The Great Resignation is continuing to shake up the workforce, and it’s driving a surge in growth and interest in anti-work online communities. Buzzwords like ‘quiet quitting’ and ‘act your wage’ have caught on, picketing has never been more popular, and it’s now officially cool to hate your job.
This is unwelcome news for business owners who are already grappling with low levels of productivity. “Employees are working more and producing less, and [at] a time when their financial stress is the highest it has been since 2008,” points out CNBC. Low productivity creates a domino effect of problems, including lower staff morale, reduced business profitability, and stifled creativity.
In today’s fast-paced world, productivity is paramount, so it’s essential to tackle the underlying issues that can prevent it. By providing employees with the necessary time off to attend to personal matters and maintain a healthy work-life balance, employers can improve productivity, reduce burnout, and increase employee satisfaction. You can make this process super easy by streamlining your leave management process. This article offers three effective strategies to create a happier, more productive workforce.
Incentivizing employees to be more autonomous is a proven way to boost workplace productivity. When individuals feel a sense of independence and control over their work, they become more motivated and in turn more productive.
Encouraging autonomy in the workplace can take many forms, such as granting employees the freedom to set their own deadlines or allowing them to work on a schedule that aligns with their lifestyle. Another approach is to provide employees with the modern tools and resources they need to work independently. This can include project management software, high-end laptops for remote work, or access to communication platforms.
A more specific example is end-user computing (EUC), which can help non-programmers create tailored business applications. According to EASA, a low-code application company: “EUC frees up specialists to focus on more complicated tasks while democratizing the process of application-building and enabling enterprises to operate software that caters to their individual needs, enhancing overall productivity and efficiency.” This is just one simple way that organizations can reduce outsourcing and bring more functions in-house, giving employees improved autonomy and control over their schedules.
Schedule meeting-free days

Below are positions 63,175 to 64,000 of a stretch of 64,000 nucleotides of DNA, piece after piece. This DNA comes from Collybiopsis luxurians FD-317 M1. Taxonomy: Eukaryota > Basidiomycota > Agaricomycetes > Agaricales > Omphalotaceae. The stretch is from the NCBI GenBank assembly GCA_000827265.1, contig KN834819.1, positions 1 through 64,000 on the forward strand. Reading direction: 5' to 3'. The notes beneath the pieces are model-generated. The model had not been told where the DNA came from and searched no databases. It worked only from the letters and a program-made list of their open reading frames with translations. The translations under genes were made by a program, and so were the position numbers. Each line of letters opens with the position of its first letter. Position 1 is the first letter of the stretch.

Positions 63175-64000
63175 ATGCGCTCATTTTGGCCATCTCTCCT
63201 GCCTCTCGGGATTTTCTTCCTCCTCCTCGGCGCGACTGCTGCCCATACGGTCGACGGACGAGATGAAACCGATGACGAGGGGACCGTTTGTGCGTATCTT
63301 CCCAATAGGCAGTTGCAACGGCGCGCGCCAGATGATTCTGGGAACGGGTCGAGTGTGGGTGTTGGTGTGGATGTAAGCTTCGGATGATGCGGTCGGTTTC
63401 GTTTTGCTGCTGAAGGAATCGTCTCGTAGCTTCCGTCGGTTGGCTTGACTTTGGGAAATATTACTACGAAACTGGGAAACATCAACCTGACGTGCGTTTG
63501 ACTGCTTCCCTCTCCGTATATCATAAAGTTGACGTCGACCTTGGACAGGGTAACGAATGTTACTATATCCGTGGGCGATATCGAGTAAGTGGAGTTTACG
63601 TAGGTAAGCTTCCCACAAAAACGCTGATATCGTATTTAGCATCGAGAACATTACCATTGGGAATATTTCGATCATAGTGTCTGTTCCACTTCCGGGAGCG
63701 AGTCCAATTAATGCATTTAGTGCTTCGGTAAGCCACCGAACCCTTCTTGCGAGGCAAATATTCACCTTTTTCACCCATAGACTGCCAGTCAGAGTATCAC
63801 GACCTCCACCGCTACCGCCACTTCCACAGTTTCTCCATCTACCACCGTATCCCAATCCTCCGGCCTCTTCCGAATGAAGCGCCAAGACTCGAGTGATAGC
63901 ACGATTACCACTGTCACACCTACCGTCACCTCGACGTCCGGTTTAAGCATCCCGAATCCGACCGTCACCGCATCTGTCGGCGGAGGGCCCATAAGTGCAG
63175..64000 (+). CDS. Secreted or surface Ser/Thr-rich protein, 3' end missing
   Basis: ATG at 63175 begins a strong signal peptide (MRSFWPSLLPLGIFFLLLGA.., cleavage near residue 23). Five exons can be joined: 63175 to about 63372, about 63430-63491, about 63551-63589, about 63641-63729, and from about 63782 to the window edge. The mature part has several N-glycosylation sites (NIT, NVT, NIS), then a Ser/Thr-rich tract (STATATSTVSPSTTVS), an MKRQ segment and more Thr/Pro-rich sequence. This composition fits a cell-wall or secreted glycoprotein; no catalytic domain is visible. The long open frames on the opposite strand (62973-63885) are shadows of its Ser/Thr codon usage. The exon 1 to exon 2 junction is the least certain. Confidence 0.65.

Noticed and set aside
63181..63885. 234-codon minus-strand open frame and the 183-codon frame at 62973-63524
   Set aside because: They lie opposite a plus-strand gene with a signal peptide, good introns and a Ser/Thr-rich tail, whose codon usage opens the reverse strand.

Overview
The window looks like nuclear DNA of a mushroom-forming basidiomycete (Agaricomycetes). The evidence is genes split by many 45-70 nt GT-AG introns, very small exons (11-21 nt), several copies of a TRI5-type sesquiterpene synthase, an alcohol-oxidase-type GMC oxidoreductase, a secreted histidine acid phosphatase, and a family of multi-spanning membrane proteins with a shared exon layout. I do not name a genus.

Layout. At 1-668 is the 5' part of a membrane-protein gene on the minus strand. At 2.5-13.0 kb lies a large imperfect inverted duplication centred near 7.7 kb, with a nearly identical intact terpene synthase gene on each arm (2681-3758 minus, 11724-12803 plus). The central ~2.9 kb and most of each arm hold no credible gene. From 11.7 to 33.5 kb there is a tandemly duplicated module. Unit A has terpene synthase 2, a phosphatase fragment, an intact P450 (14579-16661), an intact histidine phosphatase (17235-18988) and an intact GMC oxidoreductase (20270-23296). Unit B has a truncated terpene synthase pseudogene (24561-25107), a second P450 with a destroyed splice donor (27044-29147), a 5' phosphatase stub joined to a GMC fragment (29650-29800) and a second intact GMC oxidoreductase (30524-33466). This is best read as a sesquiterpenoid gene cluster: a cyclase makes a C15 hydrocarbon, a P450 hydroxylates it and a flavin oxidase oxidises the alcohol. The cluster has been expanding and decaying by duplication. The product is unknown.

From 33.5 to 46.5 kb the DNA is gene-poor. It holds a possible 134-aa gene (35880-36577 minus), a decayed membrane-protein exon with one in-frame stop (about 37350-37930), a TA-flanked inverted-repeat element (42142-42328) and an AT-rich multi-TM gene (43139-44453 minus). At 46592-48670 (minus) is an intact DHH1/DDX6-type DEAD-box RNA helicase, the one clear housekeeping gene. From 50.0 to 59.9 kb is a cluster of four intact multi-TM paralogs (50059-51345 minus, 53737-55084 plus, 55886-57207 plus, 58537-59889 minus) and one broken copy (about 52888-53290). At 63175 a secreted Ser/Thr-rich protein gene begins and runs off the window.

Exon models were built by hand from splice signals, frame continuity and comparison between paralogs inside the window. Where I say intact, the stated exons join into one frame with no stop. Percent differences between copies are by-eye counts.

Have you ever questioned your purpose for being in a meeting? You are not alone. Excessive meetings have been criticized for being unproductive, disorganized, and mentally draining. Today, they’ve become so synonymous with wasting time that they’re often the butt of internet jokes (although that’s not difficult these days).
Meetings are a necessary part of business, but they can consume valuable time that could be spent on deep work. According to Golden Steps, employees spend an average of 31 hours per month in meetings, and half of that time is considered wasted. It’s not just the meetings themselves that are the problem; it’s also the preparation, the small talk, and the time it takes to refocus on deep work afterward.
A viable solution to this issue is to introduce meeting-free workdays in your organization. Research published in the MIT Sloan Management Review suggests that this can lead to lower stress levels, increased autonomy, and better collaboration among employees, ultimately resulting in improved productivity.
While ‘No Meeting Friday’ is a popular choice, it’s crucial not to simply follow the norm and instead determine what works best for your business. For example, if your employees are swamped with work by mid-week, you might want to experiment with a ‘No Meeting Wednesday’ to give them a hump day break.
Employees are the bedrock of any successful business, yet studies indicate that one-third of UK employees feel undervalued in their workplaces. Low morale and motivation can diminish the performance of employees. However, the solution to this problem is simple yet powerful: appreciation.
According to a recent survey, 78% of employees claimed that recognition motivated them in their jobs. One effective strategy for fostering a happier and more motivated workforce is to establish an employee recognition program.
These programs are designed to recognize individual or team contributions and can take a variety of forms, such as verbal recognition, bonuses, or incentives like extra time off, flexible working hours, or access to training and development opportunities.
However, while everyone could do with a little extra money these days, you should be cautious of offering financial incentives. “These incentive programs may work well in the short term,” Hppy writes, “but they can encourage unhealthy competition, make some workers feel hopeless and resentful about ever earning an incentive. They also fail to address the main driving force behind productivity: internal motivation.”